Appointments using Andor
You may be sent a video appointment using Andor. Andor is a company that works with the NHS to offer remote appointments to patients who do not require a hospital visit.
You can watch the video below to help you get ready for your appointment.
As well as the video above we have added some information to help you get started with your video appointment using Andor. This includes what to expect before the appointment, how to join the appointment and some other helpful tips.
Click here to see what your appointment message will look like
Click here for an explanation on how to prepare for and join the appointment
Some frequently asked questions
Below are some frequently asked questions that may help if you are having issues with your remote appointment. If you cannot find the answer you are looking for please do not hesitate to contact the department where you appointment is being held for support.
You will need a smart device. A smart device is something that has both a camera and speaker. You can use any of the following electronic smart devices:
- A smart phone (mobile telephone)
- A tablet
- A laptop
- A computer
- Try to find somewhere quiet where you will not be disturbed.
- Be aware that the clinician will see the room behind you.
- Ensure the lighting is adequate e.g if you sit with your back to a bright window your face will be in a shadow.
The appointment will be sent through from NHS CHFT.
If you don’t see the email it’s a good idea to check your junk mail just in case.
You will also receive a text message to your phone with a link to join the appointment.
If you still can't find the email please call switchboard on 01484 342000 and ask for the service or department you were due to have your appointment with.
Some other issues that may come up during the video appointment
If there’s a technical problem (e.g. you cannot see or hear each other in the appointment try these suggestions:
- Try using some headphones. These can be headphones provided with your mobile phone.
- Type a message to the clinician using the text-based chat window (or see if the clinician has sent you a message).
If you are still having problem the clinician will contact you by telephone.
Your windows microphone maybe disabled, to check this:
Right-click the speaker icon at the bottom-right corner of your PC's taskbar.
Select 'Open Sound Settings' option.
Ensure the microphone is selected.
In the Input section, click ‘Device Properties’ or ‘Manage Sound Devices’ option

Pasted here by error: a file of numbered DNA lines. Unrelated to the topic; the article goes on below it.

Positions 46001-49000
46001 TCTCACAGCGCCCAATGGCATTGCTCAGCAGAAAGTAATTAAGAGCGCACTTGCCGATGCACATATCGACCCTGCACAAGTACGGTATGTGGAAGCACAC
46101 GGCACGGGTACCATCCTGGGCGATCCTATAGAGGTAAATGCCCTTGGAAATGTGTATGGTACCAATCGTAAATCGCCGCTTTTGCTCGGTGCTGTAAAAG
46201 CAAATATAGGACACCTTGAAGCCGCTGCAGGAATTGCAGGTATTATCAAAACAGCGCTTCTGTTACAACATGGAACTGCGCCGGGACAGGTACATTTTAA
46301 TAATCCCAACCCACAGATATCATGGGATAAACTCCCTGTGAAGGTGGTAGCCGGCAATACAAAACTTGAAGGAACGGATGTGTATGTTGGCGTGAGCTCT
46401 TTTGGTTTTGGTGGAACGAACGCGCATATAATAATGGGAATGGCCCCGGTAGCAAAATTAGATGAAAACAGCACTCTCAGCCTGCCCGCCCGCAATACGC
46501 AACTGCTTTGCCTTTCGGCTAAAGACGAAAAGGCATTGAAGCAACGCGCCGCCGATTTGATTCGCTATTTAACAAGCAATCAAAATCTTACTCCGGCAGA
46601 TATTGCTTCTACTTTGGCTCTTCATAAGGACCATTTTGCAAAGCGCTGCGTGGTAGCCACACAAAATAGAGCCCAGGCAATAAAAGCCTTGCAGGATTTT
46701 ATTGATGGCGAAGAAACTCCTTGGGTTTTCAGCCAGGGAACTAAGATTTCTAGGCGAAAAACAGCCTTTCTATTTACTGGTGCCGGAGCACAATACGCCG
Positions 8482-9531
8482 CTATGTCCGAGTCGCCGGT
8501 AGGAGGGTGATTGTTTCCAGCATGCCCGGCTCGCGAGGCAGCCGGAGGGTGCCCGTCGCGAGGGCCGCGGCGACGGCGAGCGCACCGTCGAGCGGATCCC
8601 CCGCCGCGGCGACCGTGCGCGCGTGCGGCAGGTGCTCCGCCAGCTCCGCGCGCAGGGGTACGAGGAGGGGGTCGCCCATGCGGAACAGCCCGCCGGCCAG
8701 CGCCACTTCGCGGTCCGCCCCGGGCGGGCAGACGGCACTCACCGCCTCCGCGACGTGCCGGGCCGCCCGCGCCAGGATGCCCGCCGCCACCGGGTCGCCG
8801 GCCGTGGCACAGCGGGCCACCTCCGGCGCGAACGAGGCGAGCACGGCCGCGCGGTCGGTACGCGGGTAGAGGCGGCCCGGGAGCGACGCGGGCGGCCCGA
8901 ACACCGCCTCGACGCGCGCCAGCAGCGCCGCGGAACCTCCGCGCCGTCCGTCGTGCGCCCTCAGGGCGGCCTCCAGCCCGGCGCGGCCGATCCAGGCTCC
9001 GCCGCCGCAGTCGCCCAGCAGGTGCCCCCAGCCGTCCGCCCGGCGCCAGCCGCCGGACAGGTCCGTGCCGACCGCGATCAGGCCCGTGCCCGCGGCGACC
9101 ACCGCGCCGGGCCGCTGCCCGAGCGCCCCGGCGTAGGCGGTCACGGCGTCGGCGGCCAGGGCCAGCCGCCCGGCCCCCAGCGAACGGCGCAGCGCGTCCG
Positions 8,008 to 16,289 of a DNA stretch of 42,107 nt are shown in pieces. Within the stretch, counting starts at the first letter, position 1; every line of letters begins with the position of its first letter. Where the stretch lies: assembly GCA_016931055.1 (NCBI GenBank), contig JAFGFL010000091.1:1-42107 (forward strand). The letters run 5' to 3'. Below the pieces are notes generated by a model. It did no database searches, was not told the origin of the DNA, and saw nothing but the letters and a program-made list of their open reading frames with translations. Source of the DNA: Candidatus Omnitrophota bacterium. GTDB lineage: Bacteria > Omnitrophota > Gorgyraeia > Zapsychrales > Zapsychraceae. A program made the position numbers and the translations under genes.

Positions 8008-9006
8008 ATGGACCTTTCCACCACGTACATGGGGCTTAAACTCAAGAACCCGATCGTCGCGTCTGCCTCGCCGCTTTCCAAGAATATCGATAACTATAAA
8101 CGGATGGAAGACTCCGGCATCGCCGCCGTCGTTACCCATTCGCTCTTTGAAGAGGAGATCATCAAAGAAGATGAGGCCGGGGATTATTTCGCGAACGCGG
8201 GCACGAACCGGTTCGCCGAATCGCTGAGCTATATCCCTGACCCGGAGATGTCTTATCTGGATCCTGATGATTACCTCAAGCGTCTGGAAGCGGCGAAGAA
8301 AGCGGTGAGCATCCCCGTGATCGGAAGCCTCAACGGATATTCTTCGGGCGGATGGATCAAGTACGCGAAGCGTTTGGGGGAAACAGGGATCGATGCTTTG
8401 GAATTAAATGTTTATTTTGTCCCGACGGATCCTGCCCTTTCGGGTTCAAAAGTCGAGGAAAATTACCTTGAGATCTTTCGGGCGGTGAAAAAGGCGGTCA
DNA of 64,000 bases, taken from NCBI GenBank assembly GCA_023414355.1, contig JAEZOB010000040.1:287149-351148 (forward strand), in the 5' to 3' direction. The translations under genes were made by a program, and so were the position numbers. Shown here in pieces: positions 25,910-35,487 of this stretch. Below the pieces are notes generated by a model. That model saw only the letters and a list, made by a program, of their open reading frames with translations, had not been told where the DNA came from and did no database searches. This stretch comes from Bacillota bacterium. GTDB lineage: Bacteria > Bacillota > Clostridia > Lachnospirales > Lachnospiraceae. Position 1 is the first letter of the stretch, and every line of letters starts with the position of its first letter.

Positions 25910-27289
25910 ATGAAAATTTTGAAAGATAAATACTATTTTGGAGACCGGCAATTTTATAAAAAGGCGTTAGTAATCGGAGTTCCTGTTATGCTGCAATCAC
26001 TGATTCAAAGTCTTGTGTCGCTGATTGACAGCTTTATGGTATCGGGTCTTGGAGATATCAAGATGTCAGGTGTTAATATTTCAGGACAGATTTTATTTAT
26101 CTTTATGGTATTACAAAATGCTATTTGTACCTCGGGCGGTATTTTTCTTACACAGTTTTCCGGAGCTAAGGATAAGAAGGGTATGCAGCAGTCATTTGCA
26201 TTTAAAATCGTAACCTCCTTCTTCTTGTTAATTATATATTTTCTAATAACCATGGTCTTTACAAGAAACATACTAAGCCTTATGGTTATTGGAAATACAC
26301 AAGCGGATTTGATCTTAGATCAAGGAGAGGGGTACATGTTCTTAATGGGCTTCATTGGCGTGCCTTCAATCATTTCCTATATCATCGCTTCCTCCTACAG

Make sure the device is enabled and then click ok.
Once you and your clinician agree that the technology works, they will start the main part of the consultation, usually by saying something like “How have you been since I last saw you?” or “How are you feeling?”
Due to delays in the connection it can sometimes be hard to tell whose turn it is to speak. If this happens:
Stop talking, acknowledge the problem, work out whose turn it is, and then continue. Nobody should be offended – this is just something that happens and can easily be overcome.
If the clinician is giving you potentially important information about medications or dosages, ask them to repeat it to confirm you both have it correctly. You could also ask them to send this information via a short chat message, so you have it written down.
It is likely that you will become more familiar and confident with the technology over time. So, if it seems strange or difficult for the first appointment, it may get easier for your following appointments.
Don’t worry the clinician can still provide this for you. We will arrange for the prescription to be sent to the pharmacy at the hospital and it can be collected from there. If you can't collect the prescription we will ask if a friend or family member can. If no-one is able to collect it then it will then be delivered to your home or a pharmacy local to where you live.
You and your clinician will decide what is best for your individual needs and discuss it during your appointment.
Some appointments (e.g. annual reviews) may need to be done face-to-face, some interim ones by video, and additional face-to-face appointments on an as-needed basis. You can take each appointment at a time.
It is your appointment, so if you feel you would like someone to join or support you during a video appointment that is fine. Just let your clinician know that someone else is there and introduce them.
- At the time of your appointment you’ll need to find a quiet, private space where you won’t be disturbed.
- To ensure security the clinician may check your date of birth, telephone number, or use another type of security question
It is quite OK to suggest that they might leave the room once you’ve been connected to the clinician.
As in a traditional face-to-face appointment, it is your choice who sits in on your appointment – if you would like someone with you then that is your decision.